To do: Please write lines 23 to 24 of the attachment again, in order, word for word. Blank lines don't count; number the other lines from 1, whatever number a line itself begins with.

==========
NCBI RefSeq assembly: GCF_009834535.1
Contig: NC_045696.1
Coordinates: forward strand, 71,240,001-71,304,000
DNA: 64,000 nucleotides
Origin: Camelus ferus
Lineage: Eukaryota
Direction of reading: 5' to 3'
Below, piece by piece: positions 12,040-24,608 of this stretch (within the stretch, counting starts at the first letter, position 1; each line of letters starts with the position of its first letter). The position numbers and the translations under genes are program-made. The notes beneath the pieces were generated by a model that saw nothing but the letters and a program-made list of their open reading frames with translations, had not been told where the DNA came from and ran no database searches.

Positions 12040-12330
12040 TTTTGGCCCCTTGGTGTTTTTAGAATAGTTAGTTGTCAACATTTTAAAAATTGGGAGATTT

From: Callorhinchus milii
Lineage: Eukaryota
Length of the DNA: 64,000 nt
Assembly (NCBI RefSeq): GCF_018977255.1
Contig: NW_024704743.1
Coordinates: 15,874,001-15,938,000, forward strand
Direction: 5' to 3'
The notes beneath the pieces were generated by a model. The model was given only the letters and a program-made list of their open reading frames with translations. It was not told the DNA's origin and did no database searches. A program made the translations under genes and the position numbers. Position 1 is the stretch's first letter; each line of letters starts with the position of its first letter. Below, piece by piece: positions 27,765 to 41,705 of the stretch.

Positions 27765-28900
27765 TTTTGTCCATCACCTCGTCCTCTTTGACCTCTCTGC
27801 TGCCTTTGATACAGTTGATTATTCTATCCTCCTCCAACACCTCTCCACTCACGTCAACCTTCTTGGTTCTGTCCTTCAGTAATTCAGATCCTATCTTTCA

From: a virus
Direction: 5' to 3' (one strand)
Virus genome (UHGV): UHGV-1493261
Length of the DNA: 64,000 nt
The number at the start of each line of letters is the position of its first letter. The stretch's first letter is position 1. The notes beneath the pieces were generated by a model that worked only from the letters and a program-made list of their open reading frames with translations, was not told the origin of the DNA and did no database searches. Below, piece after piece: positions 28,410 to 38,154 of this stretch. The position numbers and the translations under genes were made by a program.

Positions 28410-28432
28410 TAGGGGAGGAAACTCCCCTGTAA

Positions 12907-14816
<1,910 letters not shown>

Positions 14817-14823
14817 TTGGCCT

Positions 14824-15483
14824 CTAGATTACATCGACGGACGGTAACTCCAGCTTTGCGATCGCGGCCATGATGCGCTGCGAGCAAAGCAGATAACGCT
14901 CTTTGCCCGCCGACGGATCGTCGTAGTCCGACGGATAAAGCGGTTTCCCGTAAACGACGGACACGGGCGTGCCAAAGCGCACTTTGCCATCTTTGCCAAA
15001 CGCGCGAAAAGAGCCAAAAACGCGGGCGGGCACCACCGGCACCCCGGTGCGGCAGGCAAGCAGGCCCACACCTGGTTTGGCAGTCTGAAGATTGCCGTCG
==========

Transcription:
Direction: 5' to 3' (one strand)
Virus genome (UHGV): UHGV-1493261